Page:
Thursday, December 26, 2013

Getting Inside Villain's Head: PATL Charting 1

Pick up a modern poker book or watch pretty much any training video, and you're likely to read/hear all manner of different categories that so-called experts use to typecast villains. Rocks, sheriffs, crazies, maniacs, nits, whales, foxes, fish, zombies, farmers, donkeys.... you name it, some expert somewhere probably suggests using it. Phil Hellmuth, for instance, in his popular Play Poker Like the Pros book goes into a long-winded discussion of how you should label your opponents with (bizarre) animal terms like Lions, Jackals, Elephants, Mice, and Eagles. He also talks about "Aunt Ednas", "Megalomaniacs", and "Missouri Show-Me State" type players you'll find yourself battling on the felt. Other experts spend an inordinate amount of time dissecting the subtle differences between fish vs. donkeys vs. newbies. And so on...

Uh, right. How do all these confusing names actually help us with categorizing players, especially in the heat of battle... and just as importantly, help us play against them?

Aunt Edna's aside, I personally believe a simpler approach is required. Keep it Simple, Stupid (KISS) is a mantra I try to live and work by, and this definitely goes for player typecasting, too.

For me, a good way to typecast players is actually via a logical/sequential three step process: 1) Initial Stereotyping (if playing live, that is; this step is not really applicable online); 2) PATL categorization; and 3) figuring out the villain's Level of Thought. These three things, especially the latter two, will take you a loooong way toward reading villain's hand range and line. I've already touched on the first and third steps (here and here, respectively) in previous posts. Today, I want to talk a bit about the middle (and perhaps most important) one: PATL charting.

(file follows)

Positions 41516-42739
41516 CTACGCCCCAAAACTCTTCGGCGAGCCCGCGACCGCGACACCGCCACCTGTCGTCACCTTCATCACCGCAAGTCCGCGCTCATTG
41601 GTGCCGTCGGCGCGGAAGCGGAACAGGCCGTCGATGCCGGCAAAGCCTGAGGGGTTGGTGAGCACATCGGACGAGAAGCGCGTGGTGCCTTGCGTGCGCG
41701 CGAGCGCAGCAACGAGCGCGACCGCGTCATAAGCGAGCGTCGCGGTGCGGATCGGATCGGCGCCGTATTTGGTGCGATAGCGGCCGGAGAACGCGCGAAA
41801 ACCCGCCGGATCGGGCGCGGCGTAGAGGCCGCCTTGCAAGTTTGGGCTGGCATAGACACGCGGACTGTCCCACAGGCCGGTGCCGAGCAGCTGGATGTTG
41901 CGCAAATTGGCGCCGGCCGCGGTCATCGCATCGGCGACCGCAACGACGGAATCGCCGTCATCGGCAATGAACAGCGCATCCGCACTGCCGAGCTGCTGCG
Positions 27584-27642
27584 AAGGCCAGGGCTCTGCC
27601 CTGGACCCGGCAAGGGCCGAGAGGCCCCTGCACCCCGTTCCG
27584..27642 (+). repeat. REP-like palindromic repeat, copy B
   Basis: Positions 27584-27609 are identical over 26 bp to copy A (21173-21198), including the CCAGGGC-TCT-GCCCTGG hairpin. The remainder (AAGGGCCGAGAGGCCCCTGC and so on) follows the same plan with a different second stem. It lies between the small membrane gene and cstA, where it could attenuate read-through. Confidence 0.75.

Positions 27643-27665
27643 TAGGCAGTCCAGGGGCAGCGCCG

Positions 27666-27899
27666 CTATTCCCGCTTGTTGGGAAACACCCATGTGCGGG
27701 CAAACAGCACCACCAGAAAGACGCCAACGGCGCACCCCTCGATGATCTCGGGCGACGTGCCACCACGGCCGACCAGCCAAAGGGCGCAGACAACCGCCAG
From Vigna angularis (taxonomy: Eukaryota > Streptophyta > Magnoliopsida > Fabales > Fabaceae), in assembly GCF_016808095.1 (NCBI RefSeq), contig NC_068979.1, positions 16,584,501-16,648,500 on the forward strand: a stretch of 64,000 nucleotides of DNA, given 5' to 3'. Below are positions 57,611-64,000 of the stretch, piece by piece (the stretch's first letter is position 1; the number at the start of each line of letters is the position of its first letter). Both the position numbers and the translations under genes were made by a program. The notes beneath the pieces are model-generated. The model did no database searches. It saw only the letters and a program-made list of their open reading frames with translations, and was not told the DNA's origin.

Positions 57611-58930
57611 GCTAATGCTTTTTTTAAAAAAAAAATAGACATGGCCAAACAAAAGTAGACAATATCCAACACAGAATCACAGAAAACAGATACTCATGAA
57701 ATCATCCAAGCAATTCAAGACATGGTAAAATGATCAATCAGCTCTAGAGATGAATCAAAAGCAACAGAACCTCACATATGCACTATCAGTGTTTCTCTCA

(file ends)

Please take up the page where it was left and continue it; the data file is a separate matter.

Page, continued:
PATL (pronounced like the word "paddle") charting is an abbreviation that stands for Passive-Aggressive/Tight-Loose. The poker author Charley Swain popularized this notion in his ground-breaking book Advanced Degree in Hold'em. For those familiar with HUD programs like PokerTracker and Hold'em Manager, the PA and TL numbers are the first two default stats that get displayed on top of an opponent  on the screen (albeit in the reverse order; i.e., Tight-Loose first (VPIP), followed by Passive-Aggressive stat second (PFR)).

PATL is a measure of a) how loose a villain plays; and, b) how aggressively.


We can combine these two graphs into one, and then divide the result up into four standard quadrants (i.e., player classifications):


Think of PATL charting as the first major refinement to the initial stereotyping step. The seventy year old cranky codger, for example, is probably pretty loose, playing most Aces and Broadways, suited connectors, unsuited connectors, and pretty much anything shiny and bright. He's also likely to play fairly passively with most of those cards, preferring to see cheap flops and hoping to hit. As we observe his play for the first couple of laps we will probably confirm these general tendencies, so fairly quickly we can assume he's playing greater than 25% of hands and raising significantly less than half of those. As we gather more data on the codger, we can refine and improve upon these numbers, but they slowly but surely will coalesce onto one specific area of the chart.